Greek Polis Analysis

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In 750 B.C., Greece began to stabilize after “the sea people invaded mainland Greece” (“Warring City-States” 117). Polis, or city-state, became the basic political unit of ancient Greece. One polis contained less than 20,000 residents and controlled 50-500 square miles of territory. Business was conducted at the agora, which is also know an an acropolis (“Warring City-States” 115). There are many ways to rule a Greek polis. These different ideas on government helped influence later societies. One way to rule a polis is a monarchy. This was a polis is ruled by a king. In this type of government, rule is inherited and rulers declared divine right. It was practiced in Mycenae in 1450 B.C (“Warring City-States” 117). This was similar to the type…show more content…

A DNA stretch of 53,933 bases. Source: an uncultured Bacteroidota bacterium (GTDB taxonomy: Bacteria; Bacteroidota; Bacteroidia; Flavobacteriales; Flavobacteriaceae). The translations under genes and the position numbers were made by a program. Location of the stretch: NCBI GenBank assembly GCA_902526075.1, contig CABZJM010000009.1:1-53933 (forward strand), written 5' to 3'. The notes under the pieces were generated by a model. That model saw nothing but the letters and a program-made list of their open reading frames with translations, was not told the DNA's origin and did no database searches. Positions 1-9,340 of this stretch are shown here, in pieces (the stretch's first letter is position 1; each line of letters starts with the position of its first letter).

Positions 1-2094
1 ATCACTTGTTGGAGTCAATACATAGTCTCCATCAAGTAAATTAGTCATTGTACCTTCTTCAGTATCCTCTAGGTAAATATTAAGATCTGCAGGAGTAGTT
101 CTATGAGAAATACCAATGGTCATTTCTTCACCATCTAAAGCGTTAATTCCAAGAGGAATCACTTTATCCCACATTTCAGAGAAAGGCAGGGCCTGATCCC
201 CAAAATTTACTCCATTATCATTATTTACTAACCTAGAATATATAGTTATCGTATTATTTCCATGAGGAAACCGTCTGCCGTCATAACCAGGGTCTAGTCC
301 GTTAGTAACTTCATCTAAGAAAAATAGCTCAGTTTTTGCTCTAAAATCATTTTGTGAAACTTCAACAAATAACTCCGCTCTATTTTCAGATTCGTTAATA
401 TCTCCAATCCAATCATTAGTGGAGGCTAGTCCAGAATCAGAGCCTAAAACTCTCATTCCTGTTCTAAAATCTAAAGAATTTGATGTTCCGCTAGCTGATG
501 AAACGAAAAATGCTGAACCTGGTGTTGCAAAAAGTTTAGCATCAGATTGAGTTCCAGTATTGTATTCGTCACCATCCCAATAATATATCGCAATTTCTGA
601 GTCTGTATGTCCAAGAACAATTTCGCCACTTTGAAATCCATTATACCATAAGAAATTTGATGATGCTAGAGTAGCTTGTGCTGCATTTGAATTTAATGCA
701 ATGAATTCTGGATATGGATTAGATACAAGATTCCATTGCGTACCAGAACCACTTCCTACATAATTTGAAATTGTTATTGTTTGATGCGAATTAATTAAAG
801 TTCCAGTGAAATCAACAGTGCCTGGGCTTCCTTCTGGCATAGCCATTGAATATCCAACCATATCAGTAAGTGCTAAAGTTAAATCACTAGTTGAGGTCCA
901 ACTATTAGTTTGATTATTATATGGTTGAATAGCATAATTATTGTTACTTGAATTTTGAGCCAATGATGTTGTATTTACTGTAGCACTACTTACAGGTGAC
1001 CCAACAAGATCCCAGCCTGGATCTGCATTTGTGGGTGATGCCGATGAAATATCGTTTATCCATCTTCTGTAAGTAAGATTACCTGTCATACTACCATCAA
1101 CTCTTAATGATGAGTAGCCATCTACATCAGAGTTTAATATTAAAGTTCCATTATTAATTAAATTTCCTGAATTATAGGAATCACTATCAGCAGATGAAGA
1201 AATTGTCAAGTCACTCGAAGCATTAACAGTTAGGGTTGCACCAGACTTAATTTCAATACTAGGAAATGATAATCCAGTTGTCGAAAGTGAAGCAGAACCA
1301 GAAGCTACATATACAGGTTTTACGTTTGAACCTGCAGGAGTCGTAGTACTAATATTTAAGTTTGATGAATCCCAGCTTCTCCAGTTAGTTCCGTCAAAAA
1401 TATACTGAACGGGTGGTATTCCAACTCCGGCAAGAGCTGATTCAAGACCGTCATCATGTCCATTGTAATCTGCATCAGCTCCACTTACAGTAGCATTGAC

These forms of government contributed politically to our society today. In 621 B.C., Draco, a Greek lawmaker, wrote “the first legal code”, which addressed many unfair practices such as contracts and property ownership (“Warring City-States” 117). Solon, a trusted statesman, let citizens debate political policies in assembly and he allowed citizens to press charges against any wrongdoers (“Warring City-States” 117). These forms of government also contributed socially to our society. For example, it kept each polis in uniform, and it kept order and reform in the polis itself. In Athens, citizens participated directly in decision making but not everyone was part of it (“Warring City-States” 117). In an excerpt from Oeconomicus, Xenophon says, “You will need to stay indoors… The greatest joy of all will be to prove yourself… a better helpmate to myself and to the children, a better guardian of our home, so will your honor increase... [By being dutiful] you will enjoy your food, grow vigorous in health, and your complexion will in very truth be lovelier.” This excerpt shows that a husband expected his wife to center her life around home and the family. Moreover, these forms of government contributed to society in an economical way. Solon outlawed debt slavery so the people of Athens didn’t have to work as a slave to repay debt (“Warring City-States” 117). Solon also encouraged export of grapes and olives,

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